Individualist Feminism of the Nineteenth Century: Collected Writings and Biographical Profiles

Individualist Feminism of the Nineteenth Century: Collected Writings and Biographical Profiles

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By (author) Wendy McElroy

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  • Publisher: McFarland & Co Inc
  • Format: Paperback | 216 pages
  • Dimensions: 150mm x 226mm x 18mm | 295g
  • Publication date: 15 November 2012
  • Publication City/Country: Jefferson, NC
  • ISBN 10: 0786474009
  • ISBN 13: 9780786474004

Product description

Feminism today has many definitions, but to a large degree, the movement has its roots in nineteenth century individualist feminism, which was based on the theory that all humans should be treated as sovereign individuals, regardless of gender, race, or religion. This once-shocking idea was championed by many individuals and publications now largely forgotten. This unique work covers the history of the individualist feminism movement and of three prominent publications that rose in its defense: The Word, Liberty, and Lucifer the Light Bearer. Although these journals published some of the most important ideas on feminism, anarchism, and personal liberty, they are often overlooked today. Biographies and selections of writing from contributors to these magazines feature the remarkable women and men who laid many of the foundations for modern feminist thought. Included among those profiled are Angela Heywood, who first defended abortion based on woman's self-ownership of her body, and Lillian Harman, who was jailed at the age of 16 for being married without state or church ceremonies. These profiles and writings provide insight into the lives and work of these important, but often neglected early feminists.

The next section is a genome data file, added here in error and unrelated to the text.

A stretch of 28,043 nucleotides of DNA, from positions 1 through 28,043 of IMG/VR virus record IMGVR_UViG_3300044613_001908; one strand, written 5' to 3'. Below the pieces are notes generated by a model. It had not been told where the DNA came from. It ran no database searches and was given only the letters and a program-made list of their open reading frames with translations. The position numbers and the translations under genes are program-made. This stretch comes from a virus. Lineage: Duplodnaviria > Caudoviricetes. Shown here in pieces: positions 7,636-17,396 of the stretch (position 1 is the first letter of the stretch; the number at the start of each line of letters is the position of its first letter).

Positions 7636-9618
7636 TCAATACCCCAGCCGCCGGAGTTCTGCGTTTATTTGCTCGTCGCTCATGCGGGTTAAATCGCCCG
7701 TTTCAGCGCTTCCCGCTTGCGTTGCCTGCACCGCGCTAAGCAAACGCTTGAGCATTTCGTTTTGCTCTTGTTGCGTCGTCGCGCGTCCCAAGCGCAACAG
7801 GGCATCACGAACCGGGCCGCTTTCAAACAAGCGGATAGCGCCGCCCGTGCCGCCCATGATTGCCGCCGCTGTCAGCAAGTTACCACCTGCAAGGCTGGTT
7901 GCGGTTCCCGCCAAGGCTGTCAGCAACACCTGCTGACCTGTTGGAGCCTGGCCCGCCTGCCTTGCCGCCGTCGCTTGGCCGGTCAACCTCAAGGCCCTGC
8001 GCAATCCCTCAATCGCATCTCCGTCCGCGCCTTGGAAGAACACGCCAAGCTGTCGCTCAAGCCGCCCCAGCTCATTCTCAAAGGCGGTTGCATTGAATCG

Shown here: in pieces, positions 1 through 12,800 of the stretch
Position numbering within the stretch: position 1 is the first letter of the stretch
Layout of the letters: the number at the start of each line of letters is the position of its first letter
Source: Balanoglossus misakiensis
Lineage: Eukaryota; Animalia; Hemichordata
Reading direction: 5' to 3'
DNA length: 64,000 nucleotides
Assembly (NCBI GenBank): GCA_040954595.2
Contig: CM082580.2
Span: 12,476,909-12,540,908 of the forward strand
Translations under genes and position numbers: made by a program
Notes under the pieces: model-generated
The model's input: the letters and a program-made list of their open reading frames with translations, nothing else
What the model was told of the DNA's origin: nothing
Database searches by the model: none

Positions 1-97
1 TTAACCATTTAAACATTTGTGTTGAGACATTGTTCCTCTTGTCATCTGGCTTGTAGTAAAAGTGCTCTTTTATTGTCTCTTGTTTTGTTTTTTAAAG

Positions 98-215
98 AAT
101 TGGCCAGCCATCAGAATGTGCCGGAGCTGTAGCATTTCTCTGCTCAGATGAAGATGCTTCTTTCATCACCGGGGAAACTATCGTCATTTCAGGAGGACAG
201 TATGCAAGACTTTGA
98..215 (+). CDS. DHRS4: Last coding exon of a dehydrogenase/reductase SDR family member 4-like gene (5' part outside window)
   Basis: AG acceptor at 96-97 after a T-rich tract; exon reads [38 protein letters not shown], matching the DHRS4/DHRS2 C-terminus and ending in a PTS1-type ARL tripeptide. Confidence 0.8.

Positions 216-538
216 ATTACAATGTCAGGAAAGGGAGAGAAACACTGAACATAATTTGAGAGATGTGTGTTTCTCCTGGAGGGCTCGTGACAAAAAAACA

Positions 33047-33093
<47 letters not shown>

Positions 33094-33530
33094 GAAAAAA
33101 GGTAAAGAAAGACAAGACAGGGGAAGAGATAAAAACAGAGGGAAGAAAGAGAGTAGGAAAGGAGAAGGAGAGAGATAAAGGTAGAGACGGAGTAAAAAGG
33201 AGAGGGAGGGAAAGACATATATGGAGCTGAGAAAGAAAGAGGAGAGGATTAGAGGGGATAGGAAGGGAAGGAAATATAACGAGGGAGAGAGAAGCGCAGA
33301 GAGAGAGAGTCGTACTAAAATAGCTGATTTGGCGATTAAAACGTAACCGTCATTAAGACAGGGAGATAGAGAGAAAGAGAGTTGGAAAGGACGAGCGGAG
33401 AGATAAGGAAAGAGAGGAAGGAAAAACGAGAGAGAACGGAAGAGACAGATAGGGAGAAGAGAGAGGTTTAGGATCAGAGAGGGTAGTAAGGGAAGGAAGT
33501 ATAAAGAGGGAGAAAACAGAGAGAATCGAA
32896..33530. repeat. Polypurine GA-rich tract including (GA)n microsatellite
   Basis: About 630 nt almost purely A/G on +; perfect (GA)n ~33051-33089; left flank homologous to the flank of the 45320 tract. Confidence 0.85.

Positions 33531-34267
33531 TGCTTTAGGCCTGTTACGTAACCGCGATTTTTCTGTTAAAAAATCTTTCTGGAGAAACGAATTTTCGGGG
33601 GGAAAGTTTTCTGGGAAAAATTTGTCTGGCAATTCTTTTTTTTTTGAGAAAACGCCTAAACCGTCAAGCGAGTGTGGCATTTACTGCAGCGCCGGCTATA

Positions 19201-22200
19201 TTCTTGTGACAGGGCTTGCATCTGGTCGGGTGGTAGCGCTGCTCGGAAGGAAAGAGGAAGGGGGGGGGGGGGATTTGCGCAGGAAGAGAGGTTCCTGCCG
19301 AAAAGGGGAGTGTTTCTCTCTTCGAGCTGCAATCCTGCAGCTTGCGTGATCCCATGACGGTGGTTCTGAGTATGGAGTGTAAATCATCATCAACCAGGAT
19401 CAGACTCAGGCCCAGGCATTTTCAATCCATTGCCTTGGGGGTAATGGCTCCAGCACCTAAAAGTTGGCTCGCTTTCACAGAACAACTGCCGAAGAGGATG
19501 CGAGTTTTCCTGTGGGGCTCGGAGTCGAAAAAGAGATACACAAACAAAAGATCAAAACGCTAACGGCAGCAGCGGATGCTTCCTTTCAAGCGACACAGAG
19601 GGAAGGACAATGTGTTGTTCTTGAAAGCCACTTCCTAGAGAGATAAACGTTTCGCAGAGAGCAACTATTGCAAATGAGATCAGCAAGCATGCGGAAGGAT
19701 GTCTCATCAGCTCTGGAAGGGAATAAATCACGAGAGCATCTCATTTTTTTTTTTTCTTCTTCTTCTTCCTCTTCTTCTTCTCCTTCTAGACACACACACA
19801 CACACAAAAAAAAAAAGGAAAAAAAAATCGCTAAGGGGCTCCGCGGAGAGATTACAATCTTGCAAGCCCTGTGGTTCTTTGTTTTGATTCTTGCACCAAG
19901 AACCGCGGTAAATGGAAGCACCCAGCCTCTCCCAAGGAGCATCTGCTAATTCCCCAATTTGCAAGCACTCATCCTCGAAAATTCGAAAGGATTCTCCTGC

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This is a history of the individualist feminism movement and of three prominent publications that rose in its defense: The Word, Liberty and Lucifer the Light Bearer. These often-overlooked 19th century journals published some of the most important ideas on feminism, anarchism and personal liberty. Biographies and selections from contributors to these magazines feature the remarkable women and men who laid many of the foundations for modern feminist thought. Angela Heywood, who first defended abortion based on women's self-ownership of her body, and Lillian Harman, who was jailed at 16 for being married without state or church ceremonies, are two of the women profiled. These fascinating profiles and writings provide insight into the lives and work of these important but often neglected early feminists.